I turned my back for a minute, I swear. But that's what they all say, right?
"Shel me ha'yeled hazeh?"
I ignored the voice in the hallway. My yeled was right--
I found myself in the hallway, hand over my heart. I live on a fourth floor, and by the steps there is a space--
--you know what, I can't even think about it.
"He's mine! Sheli!" I shouted to my neighbor, and that's when I realized that he was on the roof.
"Who left the door open! Who did it!" I shouted at my daughters drive-by style as I ran to claim Turtle. I shot a relieved smile at my neighbor. He did not return the smile.
"Zeh mamash sackana!" He scowled. It's very dangerous!
Are you kidding me? I felt the smile freeze on my lips. "Ken, ani yodaea." Yes, I know. Do you not see me freaking out? Did you think I left the door open on purpose? He is so fast. I took my eyes off of him for a second.
"Don't leave the door open!" He continued.
And I'm sorry to say that it was not self-control or good manners that kept me from saying what exploded in my head at that moment. It was simply my eye-wateringly awful Hebrew.
Because this man leaves his children waiting at their door sometimes for close to an hour after they come home from school. He is still in Yeshiva, and I pass by these kids hunched on the steps and I sometimes invite them up and sometimes tsk tsk. (And usually also in this mixture is a great deal of annoyed, because they block the steps and I have to wait for them to move and Turtle weighs roughly a gazillion pounds.)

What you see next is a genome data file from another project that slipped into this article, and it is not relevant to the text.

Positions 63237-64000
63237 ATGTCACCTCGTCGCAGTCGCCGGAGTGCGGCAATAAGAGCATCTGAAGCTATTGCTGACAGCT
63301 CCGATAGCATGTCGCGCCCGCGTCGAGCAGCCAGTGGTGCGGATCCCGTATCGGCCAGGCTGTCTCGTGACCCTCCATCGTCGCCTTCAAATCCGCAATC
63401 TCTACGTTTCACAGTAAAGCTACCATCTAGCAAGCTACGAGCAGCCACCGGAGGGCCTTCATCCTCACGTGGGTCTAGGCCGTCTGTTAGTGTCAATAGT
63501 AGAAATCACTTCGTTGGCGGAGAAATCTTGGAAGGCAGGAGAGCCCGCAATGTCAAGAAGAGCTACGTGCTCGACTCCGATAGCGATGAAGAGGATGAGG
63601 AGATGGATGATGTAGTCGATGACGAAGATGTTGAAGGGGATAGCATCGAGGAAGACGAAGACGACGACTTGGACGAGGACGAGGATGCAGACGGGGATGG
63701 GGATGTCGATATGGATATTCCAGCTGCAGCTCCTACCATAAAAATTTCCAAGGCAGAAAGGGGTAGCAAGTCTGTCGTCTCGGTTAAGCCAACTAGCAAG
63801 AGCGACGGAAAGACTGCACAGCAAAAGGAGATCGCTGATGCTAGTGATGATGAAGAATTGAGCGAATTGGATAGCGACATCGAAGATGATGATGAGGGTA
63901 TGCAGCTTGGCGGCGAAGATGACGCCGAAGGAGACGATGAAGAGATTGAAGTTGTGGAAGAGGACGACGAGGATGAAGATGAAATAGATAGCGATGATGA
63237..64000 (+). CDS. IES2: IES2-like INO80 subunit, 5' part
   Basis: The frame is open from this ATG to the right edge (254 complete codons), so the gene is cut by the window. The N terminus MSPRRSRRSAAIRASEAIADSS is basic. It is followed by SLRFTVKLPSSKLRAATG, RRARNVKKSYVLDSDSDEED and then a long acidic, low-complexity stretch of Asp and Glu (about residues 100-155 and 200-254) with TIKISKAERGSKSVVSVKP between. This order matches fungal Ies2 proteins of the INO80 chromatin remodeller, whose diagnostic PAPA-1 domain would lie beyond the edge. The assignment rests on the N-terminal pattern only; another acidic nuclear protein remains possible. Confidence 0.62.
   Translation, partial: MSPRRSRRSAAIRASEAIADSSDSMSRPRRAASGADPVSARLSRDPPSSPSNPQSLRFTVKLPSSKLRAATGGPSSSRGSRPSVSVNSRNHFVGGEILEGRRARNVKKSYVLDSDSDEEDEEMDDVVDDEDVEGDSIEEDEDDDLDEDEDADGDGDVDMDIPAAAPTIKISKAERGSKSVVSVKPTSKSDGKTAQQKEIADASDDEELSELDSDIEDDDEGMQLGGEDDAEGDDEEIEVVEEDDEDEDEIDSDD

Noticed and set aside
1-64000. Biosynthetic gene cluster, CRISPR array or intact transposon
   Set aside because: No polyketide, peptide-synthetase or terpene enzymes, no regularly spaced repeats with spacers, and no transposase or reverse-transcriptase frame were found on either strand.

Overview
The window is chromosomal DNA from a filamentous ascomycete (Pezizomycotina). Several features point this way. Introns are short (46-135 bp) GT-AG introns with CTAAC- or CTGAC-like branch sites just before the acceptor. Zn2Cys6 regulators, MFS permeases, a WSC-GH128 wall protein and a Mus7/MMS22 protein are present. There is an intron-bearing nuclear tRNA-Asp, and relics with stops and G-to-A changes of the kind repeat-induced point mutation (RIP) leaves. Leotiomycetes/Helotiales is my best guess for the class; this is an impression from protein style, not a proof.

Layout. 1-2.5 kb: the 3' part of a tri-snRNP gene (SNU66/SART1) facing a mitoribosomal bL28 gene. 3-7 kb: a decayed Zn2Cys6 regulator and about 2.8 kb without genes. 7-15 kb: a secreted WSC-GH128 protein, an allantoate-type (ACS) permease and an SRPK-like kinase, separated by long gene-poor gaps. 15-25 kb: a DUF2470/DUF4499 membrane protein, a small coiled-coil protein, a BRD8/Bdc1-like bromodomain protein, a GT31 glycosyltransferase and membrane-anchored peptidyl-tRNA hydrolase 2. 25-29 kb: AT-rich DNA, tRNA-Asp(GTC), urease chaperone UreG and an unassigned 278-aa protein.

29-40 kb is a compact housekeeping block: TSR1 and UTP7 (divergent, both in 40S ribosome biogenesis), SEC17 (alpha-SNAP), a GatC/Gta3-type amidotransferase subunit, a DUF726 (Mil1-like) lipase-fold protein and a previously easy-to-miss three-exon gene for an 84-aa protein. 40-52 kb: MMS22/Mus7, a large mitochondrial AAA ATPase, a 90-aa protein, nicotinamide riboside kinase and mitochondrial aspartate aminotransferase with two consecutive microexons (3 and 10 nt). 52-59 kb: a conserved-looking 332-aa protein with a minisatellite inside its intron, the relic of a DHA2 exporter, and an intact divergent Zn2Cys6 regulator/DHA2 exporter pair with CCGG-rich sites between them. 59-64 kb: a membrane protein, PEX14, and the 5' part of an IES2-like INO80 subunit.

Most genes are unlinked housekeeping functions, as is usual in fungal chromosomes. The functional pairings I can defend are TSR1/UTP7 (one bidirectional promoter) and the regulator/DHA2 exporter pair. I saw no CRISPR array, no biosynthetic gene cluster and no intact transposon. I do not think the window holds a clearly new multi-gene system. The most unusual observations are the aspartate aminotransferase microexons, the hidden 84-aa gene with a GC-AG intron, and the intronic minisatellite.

And once when he went out he locked the kids into the house (!!!) and forgot one of them, a three year-old boy (!!!!!!) who wandered around the hallway (I sent Princess out to get him but he didn't want to come) until the locked kids inside found a key and let him in.
So back to me on the roof and all these words locked behind a wall of broken-teethed Hebrew. I let out a strangled "Todah," and went home.
I was still spewing internal venom as I sat down to help Princess wih her never-ending homework. And there was so much that I could be self-righteous about, but three cups of tea later, I realized some unpleasant things about myself.
I consider myself a non-judgemental person. But apparently, this only holds true when there is nothing to judge.
When there is, I do, and nothing except for a bad command of the language kept me from verbalizing my judgements.
And how about my temper? Am I so unsure of my parenting that one parent, whose methods I heartily dissaprove of, can ruin my afternoon with my children? Apparently, I am. Apparently, it can. Apparently, it does.
It is sobering. I'm a little ashamed. And maybe glad for the first time that I still have not gotten around to taking an Ulpan.